The keynotes speeches had left me wondering about the question of responsibility – who is responsible for improving the health of the urban poor. Is it the poor themselves? Their local governments? National governments? International NGOs? Local NGOs? If it is a combination of any of the above, how can that shared responsibility be managed? The session on ‘Stress in the City’ provided some interesting approaches to this question.

Women in Informal Employment: Globalising and Organising (WIEGO) presented on their work with market traders, street vendors, home based workers and domestic workers in urban townships in South Africa. Following that Dr Selmin Jahan spoke about water and sanitation facilities for the urban poor in Dhaka. The session closed with Dr Helen Elsey speaking about a ‘Healthy Kitchens’, an initiative which identifies interventions to improve health in urban slum kitchens. All of these presentations were about projects seeking to improve the health and safety in informal, unregulated urban settings where people are exposed to a multitude of risks including lung disease, gastrointestinal disease, burns etc. All three projects are asking how do we extend health and safety policies to urban informal settings? How can they be included in urban planning? How can we minimise health and safety risks in informal settings? In WIEGO’s case, they have developed a piece of research in partnership with the market traders which outlines a zonal health and safety plan for their workplace. As well as providing education and training, they have overseen the installation of a risk management sub-committee among the traders. For the healthy cities initiative, the targeted intervention is to replace open fires and gas in kitchens with a safer alternative.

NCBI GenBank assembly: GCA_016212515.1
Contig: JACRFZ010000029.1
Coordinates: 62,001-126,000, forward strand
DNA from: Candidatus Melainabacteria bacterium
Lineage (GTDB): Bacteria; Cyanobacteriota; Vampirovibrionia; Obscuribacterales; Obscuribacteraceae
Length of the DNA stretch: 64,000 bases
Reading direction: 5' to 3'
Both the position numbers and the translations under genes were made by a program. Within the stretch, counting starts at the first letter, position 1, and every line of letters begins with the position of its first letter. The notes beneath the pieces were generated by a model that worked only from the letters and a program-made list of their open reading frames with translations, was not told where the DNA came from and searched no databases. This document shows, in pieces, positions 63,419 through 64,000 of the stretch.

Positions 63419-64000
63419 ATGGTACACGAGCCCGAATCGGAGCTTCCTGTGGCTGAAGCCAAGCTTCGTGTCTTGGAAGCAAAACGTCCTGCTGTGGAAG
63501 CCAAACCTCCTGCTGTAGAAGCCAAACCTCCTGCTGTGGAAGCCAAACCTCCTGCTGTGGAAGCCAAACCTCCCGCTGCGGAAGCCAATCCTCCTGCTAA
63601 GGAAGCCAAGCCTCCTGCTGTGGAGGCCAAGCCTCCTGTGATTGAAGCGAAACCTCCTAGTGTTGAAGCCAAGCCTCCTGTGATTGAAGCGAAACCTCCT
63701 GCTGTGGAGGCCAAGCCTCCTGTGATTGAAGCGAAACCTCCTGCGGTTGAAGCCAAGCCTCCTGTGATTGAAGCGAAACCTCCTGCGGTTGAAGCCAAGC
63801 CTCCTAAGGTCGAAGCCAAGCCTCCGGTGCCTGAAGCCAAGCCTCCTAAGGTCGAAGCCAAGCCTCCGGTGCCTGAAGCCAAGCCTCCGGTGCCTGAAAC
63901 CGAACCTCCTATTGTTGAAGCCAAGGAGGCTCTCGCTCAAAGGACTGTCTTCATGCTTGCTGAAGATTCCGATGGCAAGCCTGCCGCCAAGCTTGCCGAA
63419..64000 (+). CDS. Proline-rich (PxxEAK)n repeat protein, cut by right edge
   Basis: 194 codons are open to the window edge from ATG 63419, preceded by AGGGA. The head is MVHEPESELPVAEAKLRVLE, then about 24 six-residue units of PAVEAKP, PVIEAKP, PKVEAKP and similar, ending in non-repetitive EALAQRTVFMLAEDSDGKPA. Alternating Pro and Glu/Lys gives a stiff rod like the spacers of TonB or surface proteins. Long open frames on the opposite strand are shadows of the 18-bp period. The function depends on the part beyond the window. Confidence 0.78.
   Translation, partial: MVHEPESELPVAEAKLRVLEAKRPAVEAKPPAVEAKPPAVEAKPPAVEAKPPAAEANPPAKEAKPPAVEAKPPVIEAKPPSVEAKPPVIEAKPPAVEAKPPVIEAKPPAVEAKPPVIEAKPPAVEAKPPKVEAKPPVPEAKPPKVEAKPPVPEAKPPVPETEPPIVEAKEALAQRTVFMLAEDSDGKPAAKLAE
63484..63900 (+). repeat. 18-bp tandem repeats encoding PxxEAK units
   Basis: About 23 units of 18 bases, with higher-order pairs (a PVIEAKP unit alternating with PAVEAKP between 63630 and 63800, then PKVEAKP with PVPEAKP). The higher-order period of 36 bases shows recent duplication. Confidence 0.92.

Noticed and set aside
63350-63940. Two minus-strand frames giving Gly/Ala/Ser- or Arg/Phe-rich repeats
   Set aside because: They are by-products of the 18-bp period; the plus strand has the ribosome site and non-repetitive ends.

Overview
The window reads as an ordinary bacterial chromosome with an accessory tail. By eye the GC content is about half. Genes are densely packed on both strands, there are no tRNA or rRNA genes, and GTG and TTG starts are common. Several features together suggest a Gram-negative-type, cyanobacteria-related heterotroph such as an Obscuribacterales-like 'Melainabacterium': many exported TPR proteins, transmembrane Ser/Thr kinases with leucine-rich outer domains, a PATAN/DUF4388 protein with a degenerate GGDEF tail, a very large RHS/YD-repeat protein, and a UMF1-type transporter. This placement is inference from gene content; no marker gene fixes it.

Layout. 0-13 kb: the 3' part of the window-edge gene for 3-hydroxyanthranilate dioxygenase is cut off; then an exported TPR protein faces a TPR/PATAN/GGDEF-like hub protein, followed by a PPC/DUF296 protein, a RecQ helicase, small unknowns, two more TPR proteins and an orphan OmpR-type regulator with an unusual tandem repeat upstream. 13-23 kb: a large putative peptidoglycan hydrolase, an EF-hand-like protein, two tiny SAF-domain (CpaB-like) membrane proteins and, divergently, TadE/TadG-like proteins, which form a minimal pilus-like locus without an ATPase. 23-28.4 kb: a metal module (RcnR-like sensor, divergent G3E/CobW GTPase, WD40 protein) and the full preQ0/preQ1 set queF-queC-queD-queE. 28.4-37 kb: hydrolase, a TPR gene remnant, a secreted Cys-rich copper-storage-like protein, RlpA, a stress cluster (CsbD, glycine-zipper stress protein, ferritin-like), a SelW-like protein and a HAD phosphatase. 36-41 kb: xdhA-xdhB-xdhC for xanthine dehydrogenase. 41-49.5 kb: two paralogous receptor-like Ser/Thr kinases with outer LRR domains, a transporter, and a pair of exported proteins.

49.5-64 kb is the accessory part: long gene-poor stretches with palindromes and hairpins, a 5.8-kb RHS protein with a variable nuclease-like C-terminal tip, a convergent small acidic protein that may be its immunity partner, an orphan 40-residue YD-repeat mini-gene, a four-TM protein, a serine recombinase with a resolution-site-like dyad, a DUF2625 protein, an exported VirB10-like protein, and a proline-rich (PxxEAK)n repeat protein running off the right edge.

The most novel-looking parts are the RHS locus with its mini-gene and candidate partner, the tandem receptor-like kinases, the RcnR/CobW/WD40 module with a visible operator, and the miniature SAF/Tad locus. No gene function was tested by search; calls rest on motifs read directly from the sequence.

These projects placed a lot of the responsibility for improving health and safety on the urban poor themselves – the aim of these projects was to empower the urban poor to take the appropriate actions and establish the appropriate systems for improving health and safety using the resources available to them. However, they also recognised that these measures can only go so far without the local governments also taking responsibility to protect their citizens. In WIEGO’s project in particular, the difficulty of making this shared-responsibility work shone through. They recognised the need to negotiate the unequal power relations between governments and their poor citizens and interestingly, have themselves developed strategies to tread this contentious path towards partnership. These presentations about three fascinating projects demonstrated how small, inexpensive measures can be implemented by the urban poor themselves to improve their health and safety. However, unequal structures loom large: how can the poor empower themselves effectively in a broader context of disempowerment?

Climate Change: a universal threat?